8th Woman Accuses New York Gov. Cuomo of Sexual Harassment

March 20, 2021 Updated: March 31, 2021

An eighth woman says New York Gov. Andrew Cuomo sexually harassed her.

Alyssa McGrath, 33, is the first current staffer in the Democrat’s office to level accusations against him while revealing her name.

McGrath told The New York Times that Cuomo has ogled her, commented on how she looks, and made suggestive remarks.

“He has a way of making you feel very comfortable around him, almost like you’re his friend,” McGrath said. “But then you walk away from the encounter or conversation, in your head going, ‘I can’t believe I just had that interaction with the governor of New York.’”

The governor’s office didn’t respond to a request for comment.

A lawyer for the governor told The New York Times that Cuomo “has greeted men and women with hugs and a kiss on the cheek, forehead, or hand.”

“Yes, he has posed for photographs with his arm around them. Yes, he uses Italian phrases like ‘ciao bella.’ None of this is remarkable, although it may be old-fashioned. He has made clear that he has never made inappropriate advances or inappropriately touched anyone,” she added.

Epoch Times Photo
Lindsey Boylan attends an event in New York City on June 17, 2019. (Mike Coppola/Getty Images for Women’s Forum of New York)

The first accusation came from Manhattan Borough President candidate Lindsay Boylan, 36, who said Cuomo touched and kissed her without her consent while she was working for the state government.

Charlotte Bennett, 25, another former aide, then said Cuomo sexually harassed her.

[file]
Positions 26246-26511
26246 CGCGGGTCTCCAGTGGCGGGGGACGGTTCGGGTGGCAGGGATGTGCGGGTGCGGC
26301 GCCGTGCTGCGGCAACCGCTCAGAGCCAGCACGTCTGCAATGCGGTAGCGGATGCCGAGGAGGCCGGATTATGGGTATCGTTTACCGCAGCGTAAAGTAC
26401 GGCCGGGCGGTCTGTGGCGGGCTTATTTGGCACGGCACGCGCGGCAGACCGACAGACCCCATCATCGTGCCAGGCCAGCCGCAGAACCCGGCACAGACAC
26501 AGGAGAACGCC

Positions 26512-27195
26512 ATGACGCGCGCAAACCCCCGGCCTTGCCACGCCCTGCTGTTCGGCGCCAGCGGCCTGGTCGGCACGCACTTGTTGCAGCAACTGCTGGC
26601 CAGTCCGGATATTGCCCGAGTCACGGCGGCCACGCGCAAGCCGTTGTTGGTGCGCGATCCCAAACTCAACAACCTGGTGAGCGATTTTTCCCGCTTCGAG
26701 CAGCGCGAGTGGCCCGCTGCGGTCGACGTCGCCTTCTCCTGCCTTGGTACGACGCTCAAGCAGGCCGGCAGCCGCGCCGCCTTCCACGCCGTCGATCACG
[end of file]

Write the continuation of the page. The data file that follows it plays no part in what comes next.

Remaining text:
Anna Ruch, 33, Ana Liss, 35, Karen Hinton, 62, reporter Jessica Bakeman, 32, and an unnamed woman also came forward with allegations.

The unnamed woman, said to be a current aide, told The Times Union last week that Cuomo groped her at the governor’s mansion.

McGrath said the aide also described that encounter with her.

“She froze when he started doing that stuff to her,” Ms. McGrath said. “But who are you going to tell?”

Cuomo has denied the accusations, though he apologized last month for interactions that “may have been insensitive or too personal,” as well as comments that “made others feel in ways I never intended.”

“I acknowledge some of the things I have said have been misinterpreted as an unwanted flirtation. To the extent anyone felt that way, I am truly sorry about that,” he also said. “To be clear I never inappropriately touched anybody and I never propositioned anybody and I never intended to make anyone feel uncomfortable, but these are allegations that New Yorkers deserve answers to.”

Investigators appointed by New York Attorney General Letitia James, a Democrat, are currently probing the allegations.

Bennett met via Zoom with investigators last week, telling them about her accusations and providing documents to back up her claims, a lawyer said.

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